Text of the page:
Swedish Riksbank Surprises With First Rate Hike in Seven Years
(Bloomberg) -- For the first time in seven years, the Swedish central bank raised interest rates, surprising many in the market as policy makers chose to focus on low unemployment instead of an uncertain outlook driven by global trade conflicts.
The Riksbank, which is based in Stockholm, added a quarter of a percentage point to its repo rate, bringing it to minus 0.25 percent. The decision was expected by fewer than half the 24 economists surveyed by Bloomberg.
With inflation and inflation expectations now looking “established” around the Riksbank’s 2 percent target, “the need for a highly expansionary monetary policy has decreased slightly,” the bank said in a statement on Thursday. Policy makers, who had signaled they were ready to deliver a hike either this month or in February, said the next increase will probably come in the second half of 2019.
The krona soared on the news, appreciating as much as 1 percent against the euro, which is its biggest gain since early October.
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The Riksbank is hiking as it and other central banks try to gauge conflicting information, with unemployment low across large parts of the developed world while stock markets are tanking and a trade war is raging. The Federal Reserve this week went ahead with a rate increase, but struck a more cautious tone about the future. The European Central Bank is ending its flagship stimulus program, though it has signaled rates will remain at record lows “at least” through the summer.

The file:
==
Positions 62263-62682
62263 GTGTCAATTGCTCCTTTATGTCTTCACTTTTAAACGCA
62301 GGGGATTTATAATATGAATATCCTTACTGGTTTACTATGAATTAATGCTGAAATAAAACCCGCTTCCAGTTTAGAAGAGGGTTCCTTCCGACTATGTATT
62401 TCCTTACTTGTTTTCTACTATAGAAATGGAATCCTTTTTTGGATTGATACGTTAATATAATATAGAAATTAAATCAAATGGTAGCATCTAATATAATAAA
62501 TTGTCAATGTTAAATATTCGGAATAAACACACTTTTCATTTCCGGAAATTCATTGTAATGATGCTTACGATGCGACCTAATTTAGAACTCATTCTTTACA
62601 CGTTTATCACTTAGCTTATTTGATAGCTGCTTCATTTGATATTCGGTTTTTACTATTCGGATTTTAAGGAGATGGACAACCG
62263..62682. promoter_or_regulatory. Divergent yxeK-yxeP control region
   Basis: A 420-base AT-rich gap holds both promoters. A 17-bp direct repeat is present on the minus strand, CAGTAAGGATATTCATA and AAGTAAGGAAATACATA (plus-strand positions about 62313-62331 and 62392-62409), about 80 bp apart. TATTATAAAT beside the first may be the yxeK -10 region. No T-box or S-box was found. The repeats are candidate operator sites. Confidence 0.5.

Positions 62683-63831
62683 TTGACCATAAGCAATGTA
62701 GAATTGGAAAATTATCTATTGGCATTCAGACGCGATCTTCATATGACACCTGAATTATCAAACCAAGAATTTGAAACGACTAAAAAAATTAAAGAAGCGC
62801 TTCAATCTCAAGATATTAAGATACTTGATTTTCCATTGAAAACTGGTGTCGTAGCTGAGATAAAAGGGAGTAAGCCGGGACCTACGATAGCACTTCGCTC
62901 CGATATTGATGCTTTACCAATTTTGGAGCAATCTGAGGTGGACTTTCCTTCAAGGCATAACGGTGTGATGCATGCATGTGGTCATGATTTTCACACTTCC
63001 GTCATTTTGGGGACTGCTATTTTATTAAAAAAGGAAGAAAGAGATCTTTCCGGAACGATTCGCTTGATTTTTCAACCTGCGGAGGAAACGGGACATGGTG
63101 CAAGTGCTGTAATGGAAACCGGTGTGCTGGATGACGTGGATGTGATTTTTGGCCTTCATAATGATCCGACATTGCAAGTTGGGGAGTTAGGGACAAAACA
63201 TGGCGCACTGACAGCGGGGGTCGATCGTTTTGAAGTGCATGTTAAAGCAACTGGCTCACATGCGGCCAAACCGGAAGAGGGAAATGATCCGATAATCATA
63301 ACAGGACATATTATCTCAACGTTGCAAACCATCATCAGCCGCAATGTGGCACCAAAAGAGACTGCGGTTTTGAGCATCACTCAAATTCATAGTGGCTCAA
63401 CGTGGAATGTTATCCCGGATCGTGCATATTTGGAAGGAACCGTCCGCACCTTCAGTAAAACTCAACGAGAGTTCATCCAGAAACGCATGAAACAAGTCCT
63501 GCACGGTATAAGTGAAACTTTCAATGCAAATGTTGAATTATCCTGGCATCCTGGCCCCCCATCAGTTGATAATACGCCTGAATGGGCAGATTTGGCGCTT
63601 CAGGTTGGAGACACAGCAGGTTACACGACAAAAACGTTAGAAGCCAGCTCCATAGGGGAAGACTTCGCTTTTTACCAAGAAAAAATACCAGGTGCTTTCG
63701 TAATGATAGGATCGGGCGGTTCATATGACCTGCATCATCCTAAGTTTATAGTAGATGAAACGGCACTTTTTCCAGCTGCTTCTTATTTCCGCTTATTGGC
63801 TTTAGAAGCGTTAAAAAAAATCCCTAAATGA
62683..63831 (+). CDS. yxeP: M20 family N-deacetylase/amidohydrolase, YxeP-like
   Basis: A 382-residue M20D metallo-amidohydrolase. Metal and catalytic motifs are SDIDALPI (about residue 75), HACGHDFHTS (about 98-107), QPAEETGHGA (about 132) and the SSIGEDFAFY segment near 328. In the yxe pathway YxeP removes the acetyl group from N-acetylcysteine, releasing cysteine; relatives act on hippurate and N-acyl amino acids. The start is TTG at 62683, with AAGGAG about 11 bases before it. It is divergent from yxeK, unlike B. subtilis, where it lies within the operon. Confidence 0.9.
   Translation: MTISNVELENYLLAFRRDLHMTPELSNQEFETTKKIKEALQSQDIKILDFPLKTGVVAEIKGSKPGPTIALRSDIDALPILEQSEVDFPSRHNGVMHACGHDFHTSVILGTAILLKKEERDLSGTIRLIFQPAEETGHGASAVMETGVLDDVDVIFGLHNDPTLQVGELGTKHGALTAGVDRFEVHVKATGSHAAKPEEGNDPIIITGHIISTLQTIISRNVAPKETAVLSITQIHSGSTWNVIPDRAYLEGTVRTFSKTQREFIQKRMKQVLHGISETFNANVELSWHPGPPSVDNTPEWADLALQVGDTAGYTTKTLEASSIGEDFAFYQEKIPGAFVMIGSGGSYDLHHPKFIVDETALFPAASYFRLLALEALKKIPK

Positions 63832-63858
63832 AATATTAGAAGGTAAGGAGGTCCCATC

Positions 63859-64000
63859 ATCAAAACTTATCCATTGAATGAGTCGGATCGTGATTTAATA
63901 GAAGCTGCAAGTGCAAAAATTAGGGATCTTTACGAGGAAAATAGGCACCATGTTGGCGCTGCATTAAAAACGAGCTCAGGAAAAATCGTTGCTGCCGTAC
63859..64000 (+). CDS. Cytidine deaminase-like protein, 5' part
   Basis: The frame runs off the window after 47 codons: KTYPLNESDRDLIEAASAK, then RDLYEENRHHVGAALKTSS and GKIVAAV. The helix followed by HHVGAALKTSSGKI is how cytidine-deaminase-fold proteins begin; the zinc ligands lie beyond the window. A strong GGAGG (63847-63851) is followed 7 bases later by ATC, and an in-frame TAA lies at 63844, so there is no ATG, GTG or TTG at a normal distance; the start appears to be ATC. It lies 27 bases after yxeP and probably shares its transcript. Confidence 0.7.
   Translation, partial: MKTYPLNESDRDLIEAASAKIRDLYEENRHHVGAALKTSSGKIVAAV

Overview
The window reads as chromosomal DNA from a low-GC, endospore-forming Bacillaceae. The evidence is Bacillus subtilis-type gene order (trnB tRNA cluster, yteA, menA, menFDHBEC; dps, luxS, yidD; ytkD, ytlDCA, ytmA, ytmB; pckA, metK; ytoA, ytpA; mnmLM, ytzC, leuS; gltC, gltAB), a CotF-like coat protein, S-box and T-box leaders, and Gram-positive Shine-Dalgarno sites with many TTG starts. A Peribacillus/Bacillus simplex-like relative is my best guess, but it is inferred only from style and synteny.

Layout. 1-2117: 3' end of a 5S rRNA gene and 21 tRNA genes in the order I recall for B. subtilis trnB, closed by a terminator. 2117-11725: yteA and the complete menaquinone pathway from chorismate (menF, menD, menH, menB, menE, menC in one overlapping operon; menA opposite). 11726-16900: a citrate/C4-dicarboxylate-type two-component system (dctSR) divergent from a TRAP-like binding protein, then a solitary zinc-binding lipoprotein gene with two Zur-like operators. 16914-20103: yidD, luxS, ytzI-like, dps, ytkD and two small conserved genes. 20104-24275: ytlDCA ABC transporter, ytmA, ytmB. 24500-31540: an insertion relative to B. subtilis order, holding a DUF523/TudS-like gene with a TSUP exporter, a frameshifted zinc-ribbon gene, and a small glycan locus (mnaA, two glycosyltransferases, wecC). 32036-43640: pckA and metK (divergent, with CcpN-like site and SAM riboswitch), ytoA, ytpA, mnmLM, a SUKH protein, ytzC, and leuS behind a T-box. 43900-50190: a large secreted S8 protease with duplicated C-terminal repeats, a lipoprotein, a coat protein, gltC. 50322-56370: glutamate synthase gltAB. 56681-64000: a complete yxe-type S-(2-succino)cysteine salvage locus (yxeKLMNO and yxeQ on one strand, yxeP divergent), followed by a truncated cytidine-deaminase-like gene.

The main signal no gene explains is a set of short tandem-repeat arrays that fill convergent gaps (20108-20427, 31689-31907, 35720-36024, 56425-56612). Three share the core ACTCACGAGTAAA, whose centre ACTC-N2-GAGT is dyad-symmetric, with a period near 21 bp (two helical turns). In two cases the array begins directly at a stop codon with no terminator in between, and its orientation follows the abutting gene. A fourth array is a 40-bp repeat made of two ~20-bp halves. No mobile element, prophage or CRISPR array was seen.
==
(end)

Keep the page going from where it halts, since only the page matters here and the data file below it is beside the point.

The Riksbank said that its decision follows an assessment that “the employment rate is historically high, companies are reporting major shortages of labor and cost pressures are rising.”
Many economists said they viewed the decision as a compromise, with a second rate increase not seen coming until late next year. At Nordea, economist Torbjorn Isaksson said the wording the bank used “strengthens our view that the next rate hike is a long way off.”
The krona pared some of its gains, but was still trading about 0.8 percent higher against the euro about an hour after the decision was announced.
Here’s what Robert Bergqvist, the chief economist at SEB, had to say about the decision:
At Svenska Handelsbanken, Chief Economist Christina Nyman called it a “very dovish hike.”
“The rate path was clearly revised down, so that’s maybe sending a signal that they are not completely happy with inflation pressure, but it’s still a first step. I don’t think you can see it as the beginning of a rate hike cycle.”
Timing is everything and the Riksbank has been burned in the past when it raised rates at the wrong point in the cycle. The bank was attacked by Nobel laureate Paul Krugman for what he dubbed as sadomonetarism, when it started hiking at the height of Europe’s debt crisis. Back then, it was forced to do a U-turn that ultimately led it into the extremes of stimulus it’s now trying to exit.
At the current level, “monetary policy is still expansionary and will thereby continue to support economic activity,” the bank said.
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